Selective worsening of brain injury biomarker abnormalities in cognitively normal elderly persons with β-amyloidosis

David S. Knopman, Clifford R. Jack, Heather J. Wiste, Stephen D. Weigand, Prashanthi Vemuri, Val J. Lowe, Kejal Kantarci, Jeffrey L. Gunter, Matthew L. Senjem, Michelle M. Mielke, Rosebud O. Roberts, Bradley F. Boeve, Ronald C. Petersen

Research output: Contribution to journalArticlepeer-review

52 Scopus citations


IMPORTANCE The appearance of β-amyloidosis and brain injury biomarkers in cognitively normal (CN) persons is thought to define risk for the future development of cognitive impairment due to Alzheimer disease (AD), but their interaction is poorly understood. OBJECTIVE To test the hypothesis that the joint presence of β-amyloidosis and brain injury biomarkers would lead to more rapid neurodegeneration. DESIGN Longitudinal cohort study. SETTING Population-based Mayo Clinic Study of Aging. PARTICIPANTS One hundred ninety-one CN persons (median age, 77 years; range, 71-93 years) in the Mayo Clinic Study of Aging who underwent magnetic resonance, fludeoxyglucose F 18 (FDG) positron emission tomography (PET), and Pittsburgh Compound B (PiB) PET imaging at least twice 15 months apart. Participants were grouped according to the recommendations of the National Institute on Aging-Alzheimer Association preclinical AD criteria based on the presence of β-amyloidosis, defined as a PiB PET standardized uptake value ratio (SUVr) greater than 1.5, alone (stage 1) or with brain injury (stage 2 + 3), defined as hippocampal atrophy or FDG hypometabolism.We also studied a group of patients with mild cognitive impairment (n = 17) or dementia (n = 9) from the Mayo Clinic Study of Aging or the Mayo Alzheimer Center with similar follow-up times who had undergone comparable imaging and had a PiB PET SUVr greater than 1.5. MAIN OUTCOMES AND MEASURES Rate of change of cortical volume on volumetric magnetic resonance images and rate of change of glucose metabolism on FDG PET scan results. RESULTS There were 25 CN participants with both high PiB retention and low hippocampal volume or FDG hypometabolism at baseline (preclinical AD stages 2 + 3). On follow-up scans, the preclinical AD stage 2 + 3 participants had greater loss of medial temporal lobe volume and greater glucose hypometabolism in the medial temporal lobe compared with the other CN groups. The changes were similar to those in the cognitively impaired participants. Extratemporal regions did not show similar changes. CONCLUSIONS AND RELEVANCE Higher rates of medial temporal neurodegeneration occur in CN individuals who, on their initial scans, had abnormal levels of both β-amyloid and brain injury biomarkers. Although preclinical AD is currently only a research topic, the description of its brain structural changes will be critical for trials designed to prevent or forestall dementia due to AD.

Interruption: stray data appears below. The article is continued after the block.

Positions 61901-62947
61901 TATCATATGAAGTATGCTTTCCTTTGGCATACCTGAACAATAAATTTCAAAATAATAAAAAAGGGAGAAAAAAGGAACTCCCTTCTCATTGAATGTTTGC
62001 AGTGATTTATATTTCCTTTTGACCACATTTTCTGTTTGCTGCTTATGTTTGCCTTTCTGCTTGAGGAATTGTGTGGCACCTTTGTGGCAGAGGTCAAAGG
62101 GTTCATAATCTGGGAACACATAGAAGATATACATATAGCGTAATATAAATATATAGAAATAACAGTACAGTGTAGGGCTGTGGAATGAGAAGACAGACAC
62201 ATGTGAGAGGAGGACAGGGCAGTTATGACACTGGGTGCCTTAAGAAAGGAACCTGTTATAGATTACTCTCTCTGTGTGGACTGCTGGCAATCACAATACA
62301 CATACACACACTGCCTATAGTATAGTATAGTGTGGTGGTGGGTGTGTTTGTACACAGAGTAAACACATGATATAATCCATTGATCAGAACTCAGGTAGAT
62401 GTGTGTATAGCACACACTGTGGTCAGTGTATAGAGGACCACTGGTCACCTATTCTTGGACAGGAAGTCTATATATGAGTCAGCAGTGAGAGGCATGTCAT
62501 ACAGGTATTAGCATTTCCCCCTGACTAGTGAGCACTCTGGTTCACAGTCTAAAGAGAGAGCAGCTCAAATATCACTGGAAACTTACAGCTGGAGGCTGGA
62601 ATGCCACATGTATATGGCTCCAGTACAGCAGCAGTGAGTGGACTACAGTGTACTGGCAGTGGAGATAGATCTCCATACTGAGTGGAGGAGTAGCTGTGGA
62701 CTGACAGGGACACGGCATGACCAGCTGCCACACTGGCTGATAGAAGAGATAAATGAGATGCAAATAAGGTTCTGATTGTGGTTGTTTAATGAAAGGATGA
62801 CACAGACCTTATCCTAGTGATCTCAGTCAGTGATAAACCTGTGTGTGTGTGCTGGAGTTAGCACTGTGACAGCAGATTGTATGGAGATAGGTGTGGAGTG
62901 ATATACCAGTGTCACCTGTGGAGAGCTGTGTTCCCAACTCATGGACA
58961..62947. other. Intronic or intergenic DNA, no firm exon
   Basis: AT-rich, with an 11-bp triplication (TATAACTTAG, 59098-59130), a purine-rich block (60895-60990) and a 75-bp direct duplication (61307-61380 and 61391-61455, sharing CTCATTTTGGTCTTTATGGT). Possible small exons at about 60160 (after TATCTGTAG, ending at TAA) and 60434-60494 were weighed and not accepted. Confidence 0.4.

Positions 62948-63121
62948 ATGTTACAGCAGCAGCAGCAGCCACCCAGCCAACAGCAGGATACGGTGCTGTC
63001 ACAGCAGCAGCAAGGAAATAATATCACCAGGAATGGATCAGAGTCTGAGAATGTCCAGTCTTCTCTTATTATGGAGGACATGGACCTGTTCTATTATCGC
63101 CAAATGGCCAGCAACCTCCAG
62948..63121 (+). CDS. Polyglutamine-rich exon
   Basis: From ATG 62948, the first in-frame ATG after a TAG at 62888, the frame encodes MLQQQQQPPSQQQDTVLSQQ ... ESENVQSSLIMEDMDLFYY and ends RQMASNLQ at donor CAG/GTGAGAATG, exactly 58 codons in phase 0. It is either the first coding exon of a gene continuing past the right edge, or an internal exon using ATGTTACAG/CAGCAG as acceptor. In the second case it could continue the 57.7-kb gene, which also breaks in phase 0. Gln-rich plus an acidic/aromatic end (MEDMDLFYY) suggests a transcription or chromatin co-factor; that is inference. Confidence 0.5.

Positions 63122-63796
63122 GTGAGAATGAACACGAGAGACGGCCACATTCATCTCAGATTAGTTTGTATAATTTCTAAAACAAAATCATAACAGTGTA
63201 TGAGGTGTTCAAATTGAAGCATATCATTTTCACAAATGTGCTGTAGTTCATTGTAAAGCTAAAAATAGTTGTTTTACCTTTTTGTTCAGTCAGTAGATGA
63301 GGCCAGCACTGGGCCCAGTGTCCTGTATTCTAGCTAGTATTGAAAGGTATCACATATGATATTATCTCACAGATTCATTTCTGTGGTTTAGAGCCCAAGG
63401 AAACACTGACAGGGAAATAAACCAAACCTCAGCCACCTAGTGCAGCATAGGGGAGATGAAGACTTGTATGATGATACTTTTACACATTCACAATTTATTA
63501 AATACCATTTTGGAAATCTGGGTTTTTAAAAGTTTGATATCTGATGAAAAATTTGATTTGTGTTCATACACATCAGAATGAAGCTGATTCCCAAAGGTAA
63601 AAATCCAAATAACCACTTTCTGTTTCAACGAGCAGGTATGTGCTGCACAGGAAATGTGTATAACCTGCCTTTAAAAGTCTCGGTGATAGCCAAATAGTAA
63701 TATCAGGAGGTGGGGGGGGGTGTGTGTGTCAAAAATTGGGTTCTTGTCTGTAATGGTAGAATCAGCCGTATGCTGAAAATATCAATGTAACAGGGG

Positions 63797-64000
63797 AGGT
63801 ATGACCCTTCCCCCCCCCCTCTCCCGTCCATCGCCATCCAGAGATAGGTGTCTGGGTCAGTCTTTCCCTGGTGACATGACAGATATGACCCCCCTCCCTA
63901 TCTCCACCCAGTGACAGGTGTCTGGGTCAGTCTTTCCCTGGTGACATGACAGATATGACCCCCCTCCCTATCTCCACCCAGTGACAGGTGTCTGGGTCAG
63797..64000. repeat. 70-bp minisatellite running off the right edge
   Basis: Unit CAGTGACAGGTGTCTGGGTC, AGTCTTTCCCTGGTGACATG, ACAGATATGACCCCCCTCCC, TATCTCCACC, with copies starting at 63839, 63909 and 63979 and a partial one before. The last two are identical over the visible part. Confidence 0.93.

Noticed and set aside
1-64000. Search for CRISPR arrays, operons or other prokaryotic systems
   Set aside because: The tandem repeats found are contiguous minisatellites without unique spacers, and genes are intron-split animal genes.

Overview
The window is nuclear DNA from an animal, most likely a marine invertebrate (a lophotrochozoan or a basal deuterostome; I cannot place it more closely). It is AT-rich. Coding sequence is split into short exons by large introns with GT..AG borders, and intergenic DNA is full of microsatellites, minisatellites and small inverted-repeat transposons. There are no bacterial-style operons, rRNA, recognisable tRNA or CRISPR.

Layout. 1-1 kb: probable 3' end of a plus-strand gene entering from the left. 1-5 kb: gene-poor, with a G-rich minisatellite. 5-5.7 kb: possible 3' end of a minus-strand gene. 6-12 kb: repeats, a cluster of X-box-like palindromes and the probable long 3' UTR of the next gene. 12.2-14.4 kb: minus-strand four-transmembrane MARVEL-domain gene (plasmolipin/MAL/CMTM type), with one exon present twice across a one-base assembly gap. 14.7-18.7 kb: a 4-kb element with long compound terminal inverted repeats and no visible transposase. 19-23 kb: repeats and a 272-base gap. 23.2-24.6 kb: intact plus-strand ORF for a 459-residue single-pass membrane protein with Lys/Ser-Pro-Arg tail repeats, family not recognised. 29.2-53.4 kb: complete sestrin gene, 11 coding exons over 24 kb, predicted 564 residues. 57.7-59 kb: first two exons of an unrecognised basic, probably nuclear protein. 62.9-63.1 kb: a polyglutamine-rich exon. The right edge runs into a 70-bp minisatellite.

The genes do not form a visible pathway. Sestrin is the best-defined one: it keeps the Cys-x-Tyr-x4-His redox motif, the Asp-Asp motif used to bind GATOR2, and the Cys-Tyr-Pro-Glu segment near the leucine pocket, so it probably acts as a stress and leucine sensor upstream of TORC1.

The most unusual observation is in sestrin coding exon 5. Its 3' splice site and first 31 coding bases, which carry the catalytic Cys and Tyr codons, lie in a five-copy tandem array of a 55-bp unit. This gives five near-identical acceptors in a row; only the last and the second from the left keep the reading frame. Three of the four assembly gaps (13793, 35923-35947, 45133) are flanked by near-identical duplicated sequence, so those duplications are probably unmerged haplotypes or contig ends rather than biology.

Original languageEnglish (US)
Pages (from-to)1030-1038
Number of pages9
JournalJAMA neurology
Issue number8
StatePublished - Aug 2013

ASJC Scopus subject areas

  • Clinical Neurology


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